Historically, poliovirus infection has been an important cause of acute flaccid paralysis (AFP) worldwide; however, successful elimination of wild-type poliovirus in much of the world has highlighted the importance of other causes of AFP. Despite the evolving etiology, AFP surveillance in most developing countries still focuses on poliovirus detection and fails to detect many AFP cases, particularly among adults. We assessed 41 subjects self-reporting symptoms suggestive of AFP during a population-based health survey in the Department of Santa Rosa, Guatemala. Thirty-five (85%) of the suspected cases were not hospitalized. Most subjects (37) did not have features consistent with AFP or had other diagnoses explaining weakness. We identified two adults who had not received medical attention for a clinical illness consistent with Guillain-Barré syndrome, the most important cause of non-poliovirus AFP. Usual surveillance methods for AFP, particularly in developing countries, may underestimate the true burden of non-poliovirus AFP.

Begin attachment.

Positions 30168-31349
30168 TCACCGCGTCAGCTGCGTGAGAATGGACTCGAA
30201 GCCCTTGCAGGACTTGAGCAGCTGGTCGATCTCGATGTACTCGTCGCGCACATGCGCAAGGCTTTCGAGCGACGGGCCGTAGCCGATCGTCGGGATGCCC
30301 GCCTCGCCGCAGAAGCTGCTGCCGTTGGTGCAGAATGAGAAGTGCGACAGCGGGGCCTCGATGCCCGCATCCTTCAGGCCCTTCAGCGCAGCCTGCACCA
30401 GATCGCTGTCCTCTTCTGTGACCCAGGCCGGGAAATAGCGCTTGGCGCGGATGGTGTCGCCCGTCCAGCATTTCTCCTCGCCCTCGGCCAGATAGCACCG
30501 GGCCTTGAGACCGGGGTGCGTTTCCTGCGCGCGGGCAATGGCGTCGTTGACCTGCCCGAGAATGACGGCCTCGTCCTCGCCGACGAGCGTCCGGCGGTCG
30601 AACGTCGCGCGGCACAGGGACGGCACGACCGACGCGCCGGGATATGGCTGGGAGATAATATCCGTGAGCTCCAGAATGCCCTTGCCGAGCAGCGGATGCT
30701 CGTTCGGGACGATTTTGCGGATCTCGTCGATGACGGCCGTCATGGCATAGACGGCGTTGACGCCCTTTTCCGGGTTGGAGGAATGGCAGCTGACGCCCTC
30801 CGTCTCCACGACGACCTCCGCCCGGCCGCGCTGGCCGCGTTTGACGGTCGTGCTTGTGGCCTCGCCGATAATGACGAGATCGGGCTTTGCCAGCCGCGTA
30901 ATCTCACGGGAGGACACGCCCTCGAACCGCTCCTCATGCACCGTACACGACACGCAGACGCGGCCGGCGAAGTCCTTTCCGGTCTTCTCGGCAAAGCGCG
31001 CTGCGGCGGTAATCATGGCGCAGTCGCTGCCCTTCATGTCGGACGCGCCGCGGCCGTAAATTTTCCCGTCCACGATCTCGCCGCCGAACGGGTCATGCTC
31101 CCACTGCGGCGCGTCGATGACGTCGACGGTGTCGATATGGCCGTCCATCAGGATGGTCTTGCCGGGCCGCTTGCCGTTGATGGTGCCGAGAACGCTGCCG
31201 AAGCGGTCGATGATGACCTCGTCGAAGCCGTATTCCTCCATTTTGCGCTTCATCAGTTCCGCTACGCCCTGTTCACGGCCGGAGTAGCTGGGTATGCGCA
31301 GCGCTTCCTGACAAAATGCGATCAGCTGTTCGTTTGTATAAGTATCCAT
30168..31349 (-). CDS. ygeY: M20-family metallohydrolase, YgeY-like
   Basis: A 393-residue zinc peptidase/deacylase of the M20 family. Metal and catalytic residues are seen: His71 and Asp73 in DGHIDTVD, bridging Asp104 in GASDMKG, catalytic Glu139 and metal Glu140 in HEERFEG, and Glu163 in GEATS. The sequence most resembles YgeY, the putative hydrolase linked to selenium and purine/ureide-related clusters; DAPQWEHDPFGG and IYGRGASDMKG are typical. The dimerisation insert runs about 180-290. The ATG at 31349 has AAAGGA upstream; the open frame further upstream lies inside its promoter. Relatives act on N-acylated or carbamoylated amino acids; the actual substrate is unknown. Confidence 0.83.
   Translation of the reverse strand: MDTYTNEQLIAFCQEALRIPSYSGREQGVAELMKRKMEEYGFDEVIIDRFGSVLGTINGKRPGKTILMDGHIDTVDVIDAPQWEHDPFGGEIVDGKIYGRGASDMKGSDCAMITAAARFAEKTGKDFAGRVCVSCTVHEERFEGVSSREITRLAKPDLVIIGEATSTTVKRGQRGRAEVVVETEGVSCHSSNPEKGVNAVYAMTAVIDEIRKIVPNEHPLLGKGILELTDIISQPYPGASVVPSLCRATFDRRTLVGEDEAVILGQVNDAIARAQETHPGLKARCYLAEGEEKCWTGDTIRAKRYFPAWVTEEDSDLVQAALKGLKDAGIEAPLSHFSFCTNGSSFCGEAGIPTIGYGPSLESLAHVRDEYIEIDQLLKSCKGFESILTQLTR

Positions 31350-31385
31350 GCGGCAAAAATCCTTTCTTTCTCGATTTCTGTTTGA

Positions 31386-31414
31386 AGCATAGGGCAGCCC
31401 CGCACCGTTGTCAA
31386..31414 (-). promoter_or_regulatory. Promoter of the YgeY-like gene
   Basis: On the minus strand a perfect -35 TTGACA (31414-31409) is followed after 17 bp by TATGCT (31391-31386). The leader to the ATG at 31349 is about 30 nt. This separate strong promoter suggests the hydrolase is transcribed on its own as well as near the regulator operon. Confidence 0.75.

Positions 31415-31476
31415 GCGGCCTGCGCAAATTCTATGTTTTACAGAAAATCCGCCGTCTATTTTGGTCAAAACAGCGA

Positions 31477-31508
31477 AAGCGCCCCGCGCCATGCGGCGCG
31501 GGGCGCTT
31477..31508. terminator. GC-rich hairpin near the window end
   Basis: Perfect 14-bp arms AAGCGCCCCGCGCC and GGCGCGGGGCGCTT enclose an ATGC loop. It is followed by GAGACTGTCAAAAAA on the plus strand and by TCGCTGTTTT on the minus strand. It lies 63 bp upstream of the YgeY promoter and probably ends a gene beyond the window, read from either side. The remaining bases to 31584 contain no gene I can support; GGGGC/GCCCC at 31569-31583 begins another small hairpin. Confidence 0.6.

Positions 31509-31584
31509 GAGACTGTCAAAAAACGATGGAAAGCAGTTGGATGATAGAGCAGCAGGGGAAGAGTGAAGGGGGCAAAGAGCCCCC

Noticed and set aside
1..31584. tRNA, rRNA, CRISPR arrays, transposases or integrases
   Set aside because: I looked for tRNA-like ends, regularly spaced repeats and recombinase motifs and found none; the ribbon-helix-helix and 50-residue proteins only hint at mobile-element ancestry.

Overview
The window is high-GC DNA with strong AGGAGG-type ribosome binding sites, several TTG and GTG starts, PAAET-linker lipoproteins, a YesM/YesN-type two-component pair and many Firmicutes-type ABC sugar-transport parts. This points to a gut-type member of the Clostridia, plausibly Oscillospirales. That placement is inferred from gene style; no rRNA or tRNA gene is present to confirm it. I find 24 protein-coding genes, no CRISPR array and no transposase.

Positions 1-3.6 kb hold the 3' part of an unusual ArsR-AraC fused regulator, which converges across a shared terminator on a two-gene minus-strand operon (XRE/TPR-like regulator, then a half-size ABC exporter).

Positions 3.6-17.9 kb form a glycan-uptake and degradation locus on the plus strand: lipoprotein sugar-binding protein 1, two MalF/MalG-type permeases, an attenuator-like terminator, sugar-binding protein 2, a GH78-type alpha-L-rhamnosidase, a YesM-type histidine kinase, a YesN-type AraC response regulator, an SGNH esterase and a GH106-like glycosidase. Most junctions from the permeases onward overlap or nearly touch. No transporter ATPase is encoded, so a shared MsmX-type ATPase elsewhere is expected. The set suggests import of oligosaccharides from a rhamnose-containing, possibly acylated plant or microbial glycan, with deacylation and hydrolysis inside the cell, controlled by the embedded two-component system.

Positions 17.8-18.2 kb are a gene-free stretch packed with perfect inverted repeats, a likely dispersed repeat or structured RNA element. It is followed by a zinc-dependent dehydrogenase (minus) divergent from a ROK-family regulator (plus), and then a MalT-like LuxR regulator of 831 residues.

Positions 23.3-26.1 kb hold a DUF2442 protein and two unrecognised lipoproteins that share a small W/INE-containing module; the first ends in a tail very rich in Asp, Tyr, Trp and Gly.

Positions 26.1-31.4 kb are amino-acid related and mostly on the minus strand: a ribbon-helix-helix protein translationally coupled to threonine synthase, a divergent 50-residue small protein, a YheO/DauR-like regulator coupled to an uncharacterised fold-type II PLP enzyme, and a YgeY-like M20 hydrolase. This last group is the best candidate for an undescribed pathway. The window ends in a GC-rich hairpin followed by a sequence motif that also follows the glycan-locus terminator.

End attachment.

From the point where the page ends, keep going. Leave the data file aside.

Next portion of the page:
Author Notes

*Address correspondence to James J. Sejvar, CDC, 1600 Clifton Rd., Mailstop A-39, Atlanta, GA 30333. E-mail: zea3@cdc.gov

Authors' addresses: James J. Sejvar and Lawrence B. Schonberger, Division of Viral and Rickettsial Diseases (DVRD) and Division of Vector-Borne Infectious Diseases, Centers for Disease Control and Prevention (CDC), Atlanta, GA, E-mails: JSejvar@cdc.gov and LSchonberger@cdc.gov. Kim A. Lindblade, Wences Arvelo, Kimberly Pringle, and Norma Padillo, Universidad de Valle de Guatemala, Guatemala City, Guatemala, E-mails: KLindblade@cdc.gov, WArvelo@cdc.gov, kimberly.pringle@gmail.com, and Npadilla@uvg.edu. Erica Dueger, U.S. Naval Medical Research Unit 3 (NAMRU-3), FPO AE 09835-9998, E-mail: erica.dueger@navy.med.mil. Emily Zielinksi-Guttierez, Foothills Campus, Fort Collins, CO, E-mail: EZielinski-Guttierez@cdc.gov. Eileen Farnon, Division of Healthcare Quality Promotion, CDC, Atlanta, GA, E-mail: EFarnon@cdc.gov.

Save